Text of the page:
Striking at a myth with facts may only shore it up, a new study suggests.
Researchers found that three main intervention strategies for combating anti-vaccine lies and falsehoods were ineffective at changing minds. But perhaps more concerning, they found that over-time exposure to the interventions strengthened participants’ belief in those lies and falsehoods, researchers recently reported in PLOS One. The researchers speculate that the mere repetition of a myth during the process of debunking may be enough to entrench the myth in a believer’s mind.
“People tend to mistake repetition for truth, a phenomenon known as the ‘illusory truth’ effect,” the authors, led by Sara Pluviano at the University of Edinburgh, note. And when those myths are built into a framework of beliefs and world views—a cognitive consistency perspective—it becomes even harder to knock them out.
The study is not the first to find that pro-vaccine strategies can backfire, but it picks apart how seemingly corrective information can be twisted in stubborn minds to support rather than refute misinformation.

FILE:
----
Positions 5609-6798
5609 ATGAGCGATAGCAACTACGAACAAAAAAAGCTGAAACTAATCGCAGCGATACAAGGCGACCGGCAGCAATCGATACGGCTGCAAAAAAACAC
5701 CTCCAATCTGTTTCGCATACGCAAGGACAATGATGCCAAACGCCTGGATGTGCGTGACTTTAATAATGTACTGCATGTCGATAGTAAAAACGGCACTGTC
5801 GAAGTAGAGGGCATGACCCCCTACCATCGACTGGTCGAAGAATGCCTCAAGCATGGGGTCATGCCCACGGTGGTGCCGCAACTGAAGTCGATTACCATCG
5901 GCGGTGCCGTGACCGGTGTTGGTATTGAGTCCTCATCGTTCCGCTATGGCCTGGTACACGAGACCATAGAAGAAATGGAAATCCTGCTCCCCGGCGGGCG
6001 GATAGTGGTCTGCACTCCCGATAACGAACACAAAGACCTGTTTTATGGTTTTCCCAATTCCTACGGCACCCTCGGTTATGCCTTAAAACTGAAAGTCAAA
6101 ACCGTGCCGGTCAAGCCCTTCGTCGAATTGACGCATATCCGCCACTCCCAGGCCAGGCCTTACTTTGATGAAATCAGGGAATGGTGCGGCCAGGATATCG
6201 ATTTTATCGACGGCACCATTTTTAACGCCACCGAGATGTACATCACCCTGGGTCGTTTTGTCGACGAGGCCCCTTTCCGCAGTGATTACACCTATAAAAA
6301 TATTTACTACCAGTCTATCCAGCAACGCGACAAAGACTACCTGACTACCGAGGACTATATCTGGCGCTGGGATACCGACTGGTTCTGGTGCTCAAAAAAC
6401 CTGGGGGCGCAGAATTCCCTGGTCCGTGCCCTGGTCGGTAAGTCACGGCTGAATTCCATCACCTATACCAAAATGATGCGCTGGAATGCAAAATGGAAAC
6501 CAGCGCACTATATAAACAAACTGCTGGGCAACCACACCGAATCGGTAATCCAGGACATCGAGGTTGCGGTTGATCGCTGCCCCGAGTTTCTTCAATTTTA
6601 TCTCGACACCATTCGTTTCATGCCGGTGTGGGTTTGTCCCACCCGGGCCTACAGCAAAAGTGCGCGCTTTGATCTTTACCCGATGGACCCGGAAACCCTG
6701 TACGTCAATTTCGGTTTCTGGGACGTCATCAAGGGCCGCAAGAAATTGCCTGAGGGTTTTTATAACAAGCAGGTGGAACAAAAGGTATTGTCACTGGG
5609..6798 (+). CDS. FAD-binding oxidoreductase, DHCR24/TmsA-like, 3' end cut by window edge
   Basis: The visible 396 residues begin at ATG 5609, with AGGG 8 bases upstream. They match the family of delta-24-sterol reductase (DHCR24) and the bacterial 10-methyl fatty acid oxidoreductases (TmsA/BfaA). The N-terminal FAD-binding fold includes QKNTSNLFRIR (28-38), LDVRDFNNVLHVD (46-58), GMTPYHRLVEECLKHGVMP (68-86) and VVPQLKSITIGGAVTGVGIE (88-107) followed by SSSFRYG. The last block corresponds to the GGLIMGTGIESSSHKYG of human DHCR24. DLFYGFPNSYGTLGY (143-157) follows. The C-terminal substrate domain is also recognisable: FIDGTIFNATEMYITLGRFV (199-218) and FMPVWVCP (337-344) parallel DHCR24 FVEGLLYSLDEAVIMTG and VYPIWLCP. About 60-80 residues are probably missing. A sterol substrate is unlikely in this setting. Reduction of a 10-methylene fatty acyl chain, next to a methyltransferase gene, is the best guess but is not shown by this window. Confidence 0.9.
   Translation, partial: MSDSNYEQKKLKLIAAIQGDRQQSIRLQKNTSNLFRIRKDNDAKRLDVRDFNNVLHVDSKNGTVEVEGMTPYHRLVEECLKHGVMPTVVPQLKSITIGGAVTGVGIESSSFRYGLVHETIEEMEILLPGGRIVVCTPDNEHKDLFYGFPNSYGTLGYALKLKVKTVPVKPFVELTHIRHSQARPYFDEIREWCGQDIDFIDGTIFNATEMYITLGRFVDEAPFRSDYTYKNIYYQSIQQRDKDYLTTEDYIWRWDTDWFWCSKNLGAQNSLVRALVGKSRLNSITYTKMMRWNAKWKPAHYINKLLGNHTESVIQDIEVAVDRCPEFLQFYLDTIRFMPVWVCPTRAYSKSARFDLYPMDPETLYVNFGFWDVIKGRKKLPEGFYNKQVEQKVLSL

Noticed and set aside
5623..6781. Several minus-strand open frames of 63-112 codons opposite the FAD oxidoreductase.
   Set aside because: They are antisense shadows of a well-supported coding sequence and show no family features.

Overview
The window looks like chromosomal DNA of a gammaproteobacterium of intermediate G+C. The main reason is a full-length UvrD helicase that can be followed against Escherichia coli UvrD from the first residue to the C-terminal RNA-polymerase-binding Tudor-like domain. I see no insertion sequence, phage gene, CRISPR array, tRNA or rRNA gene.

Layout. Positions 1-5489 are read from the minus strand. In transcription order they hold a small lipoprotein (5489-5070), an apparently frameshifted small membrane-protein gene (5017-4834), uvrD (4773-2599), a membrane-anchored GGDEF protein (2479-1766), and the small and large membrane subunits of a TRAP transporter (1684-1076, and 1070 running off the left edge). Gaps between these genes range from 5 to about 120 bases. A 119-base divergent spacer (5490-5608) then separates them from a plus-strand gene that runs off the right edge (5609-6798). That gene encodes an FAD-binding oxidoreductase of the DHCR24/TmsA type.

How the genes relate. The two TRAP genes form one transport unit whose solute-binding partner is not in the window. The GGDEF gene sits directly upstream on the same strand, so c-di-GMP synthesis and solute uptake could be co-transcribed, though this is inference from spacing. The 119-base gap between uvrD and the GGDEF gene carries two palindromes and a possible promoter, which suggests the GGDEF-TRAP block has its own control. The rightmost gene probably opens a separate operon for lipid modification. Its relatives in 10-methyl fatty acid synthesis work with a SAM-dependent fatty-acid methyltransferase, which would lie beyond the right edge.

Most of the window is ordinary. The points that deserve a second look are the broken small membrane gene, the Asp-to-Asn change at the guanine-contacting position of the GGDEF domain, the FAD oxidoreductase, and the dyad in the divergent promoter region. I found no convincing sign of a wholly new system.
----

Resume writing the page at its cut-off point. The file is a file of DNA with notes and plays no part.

“More importantly,” the authors conclude, “our work can help public health authorities and practitioners to understand why it is necessary to adopt an appropriate strategy to influence people’s beliefs and behaviors toward vaccination, which can result in better health outcomes for the individuals themselves and for society as a whole.”
For the study, the researchers tested three common strategies on 120 participants to try to beat back vaccine misinformation: text that puts myths side by side with corrective facts; visuals and diagrams that convey the dangers of vaccine-preventable diseases and the real risks of those vaccines; and frightening images of children sick with the vaccine-preventable diseases.